A: NO!!  Locally and nationally we have a shortage of women of color practicing as physicians. That is one reason I started a pre-med
mentorship group for young women of color or disadvantaged backgrounds that are interested in being doctors or other health professionals
one day. I now have over 250 young ladies in the mentorship group from all over the United States and some even abroad. It's really growing
and I love them all so much. I have other physicians of color that help me out in the group as well and do live stream question and answer on
various topics and help encourage the ladies. It's a pipeline mentorship program starting with girls as young as elementary school all the way
up through college, med school, residency and beyond. It's my way of helping create a solution to the shortage of physicians, particularly,
female physicians of color. A good handful of my mentees live in Madison, so hopefully they will be future physicians that will help add to the
diversity we lack in this city as you mentioned. Just give me 5-10 years and I will have an army!

Q:  Did you face obstacles as a Black woman getting to your current juncture as a physician?  If so, what were the obstacles and how did you
manage them?
A: As a Black woman, I was often and still am often mistaken for cleaning staff, nurse, nurse assistant, volunteer or basically anything else
other than the physician when I'm in the workplace. Once I was in the emergency room during my pediatrics training taking care of an ill child
and went in with a white male (and tall) respiratory therapist. The family kept looking at him and addressing him as the doctor ignoring me. We
had to repeatedly keep telling them I was the doctor and he was the RT. That happens a lot. Last month walking into work at the hospital, there
was a new desk receptionist who initially swiped me into the unit but then followed behind me and stopped me and asked me what I was doing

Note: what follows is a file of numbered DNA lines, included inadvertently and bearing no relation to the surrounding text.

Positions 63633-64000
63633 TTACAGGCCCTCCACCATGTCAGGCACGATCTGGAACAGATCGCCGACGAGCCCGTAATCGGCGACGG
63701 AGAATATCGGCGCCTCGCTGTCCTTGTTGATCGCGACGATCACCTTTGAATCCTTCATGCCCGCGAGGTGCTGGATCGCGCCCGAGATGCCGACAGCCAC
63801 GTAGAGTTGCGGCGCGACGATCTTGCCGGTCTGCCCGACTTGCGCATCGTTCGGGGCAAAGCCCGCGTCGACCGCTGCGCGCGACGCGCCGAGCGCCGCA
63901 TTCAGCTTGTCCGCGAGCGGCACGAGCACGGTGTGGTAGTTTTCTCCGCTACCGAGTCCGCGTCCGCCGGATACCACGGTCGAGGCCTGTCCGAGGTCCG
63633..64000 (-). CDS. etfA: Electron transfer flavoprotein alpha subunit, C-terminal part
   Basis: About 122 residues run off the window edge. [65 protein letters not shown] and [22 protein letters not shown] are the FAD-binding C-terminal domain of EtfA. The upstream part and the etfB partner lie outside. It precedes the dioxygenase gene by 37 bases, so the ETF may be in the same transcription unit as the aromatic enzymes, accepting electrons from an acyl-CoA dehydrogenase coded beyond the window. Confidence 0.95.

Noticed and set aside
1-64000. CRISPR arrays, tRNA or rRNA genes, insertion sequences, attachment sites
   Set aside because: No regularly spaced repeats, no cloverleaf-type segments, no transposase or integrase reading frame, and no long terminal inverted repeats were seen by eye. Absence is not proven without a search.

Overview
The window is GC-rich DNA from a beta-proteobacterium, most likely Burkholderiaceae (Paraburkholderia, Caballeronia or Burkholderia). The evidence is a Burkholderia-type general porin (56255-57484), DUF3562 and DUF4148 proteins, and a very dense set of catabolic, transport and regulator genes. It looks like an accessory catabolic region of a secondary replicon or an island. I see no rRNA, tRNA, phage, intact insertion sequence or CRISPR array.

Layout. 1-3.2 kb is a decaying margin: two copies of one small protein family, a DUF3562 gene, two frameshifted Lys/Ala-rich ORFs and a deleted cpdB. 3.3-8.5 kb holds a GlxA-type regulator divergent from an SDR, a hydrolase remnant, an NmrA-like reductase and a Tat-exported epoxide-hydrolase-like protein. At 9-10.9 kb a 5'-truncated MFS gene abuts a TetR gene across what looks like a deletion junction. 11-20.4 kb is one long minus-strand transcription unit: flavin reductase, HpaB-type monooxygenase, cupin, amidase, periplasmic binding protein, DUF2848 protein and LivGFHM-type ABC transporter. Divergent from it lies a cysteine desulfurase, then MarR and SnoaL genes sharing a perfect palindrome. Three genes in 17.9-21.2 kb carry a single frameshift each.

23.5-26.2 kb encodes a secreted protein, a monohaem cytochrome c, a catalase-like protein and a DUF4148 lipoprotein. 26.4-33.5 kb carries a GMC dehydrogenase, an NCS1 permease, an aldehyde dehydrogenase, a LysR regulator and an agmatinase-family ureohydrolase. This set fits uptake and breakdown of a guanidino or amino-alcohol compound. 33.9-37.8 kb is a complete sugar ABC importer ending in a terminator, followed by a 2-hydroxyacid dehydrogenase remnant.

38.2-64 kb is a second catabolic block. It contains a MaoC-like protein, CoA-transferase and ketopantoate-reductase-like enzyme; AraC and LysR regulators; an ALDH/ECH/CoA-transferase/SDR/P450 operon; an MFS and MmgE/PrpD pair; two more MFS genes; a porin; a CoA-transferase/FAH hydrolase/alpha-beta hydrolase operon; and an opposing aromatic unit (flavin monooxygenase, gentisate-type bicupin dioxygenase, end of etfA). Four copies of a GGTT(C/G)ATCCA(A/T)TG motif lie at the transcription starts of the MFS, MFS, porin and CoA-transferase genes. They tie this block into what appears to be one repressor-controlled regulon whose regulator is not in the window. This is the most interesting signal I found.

there. I clearly had my MD badge on, but I guess she didn't see that. I told her I was the physician and just kept walking. I even had a white
father from a rural area whose son I was admitting to the hospital overnight smile when I walked in the room and ask me nicely to please
"come touch my son, he's never been around any Black people. I just want him to know you are ok."  It was crazy!  So as a Black woman, I've
definitely had my struggles, but I just use them to make me stronger.  

Q: Do you feel that you have been able to find your support system within the city?  
A: Yes, I have found an excellent support system within the city. I moved to Madison a year after my brother passed away and my family was
pretty broken. I found some amazing friends and community here that helped my family through it. I'm so thankful. Currently, I am personally and
professionally benefiting from are Fountain of Life Covenant Church, Nehemiah Center for Urban Leadership Development, Project X Young
Adult Christian Fellowship, The Fourth Watch, Foundation for Black Women's Wellness, Rebalanced Life Health and Wellness Association, Hey
Miss Progress Black Business Expo, Building Bosses, Madison Elite Track Club, African American Health Network, Peace Network, Urban
League Young Professionals and more.

Q: I have seen much about your work in the community, particularly the work you do with young girls. Talk about that.
A: I really have a passion for working with young girls. The biggest thing that is on my heart to talk with them about is inner beauty, self-esteem,
resilience and being able to overcome. I am able to share with them that even though sometimes we can't change our surroundings, we can
overcome and make it; even if you are going through hard times, don't give up. There is always going to be a brighter day. That is my mission.
One of the biggest things I do is girls empowerment lock-ins and overnighters with young girls. We talk about all of those issues I spoke of. We
do bonding, work on community sisterhood and building relationships. Later in the night, we start talking and I take anonymous questions as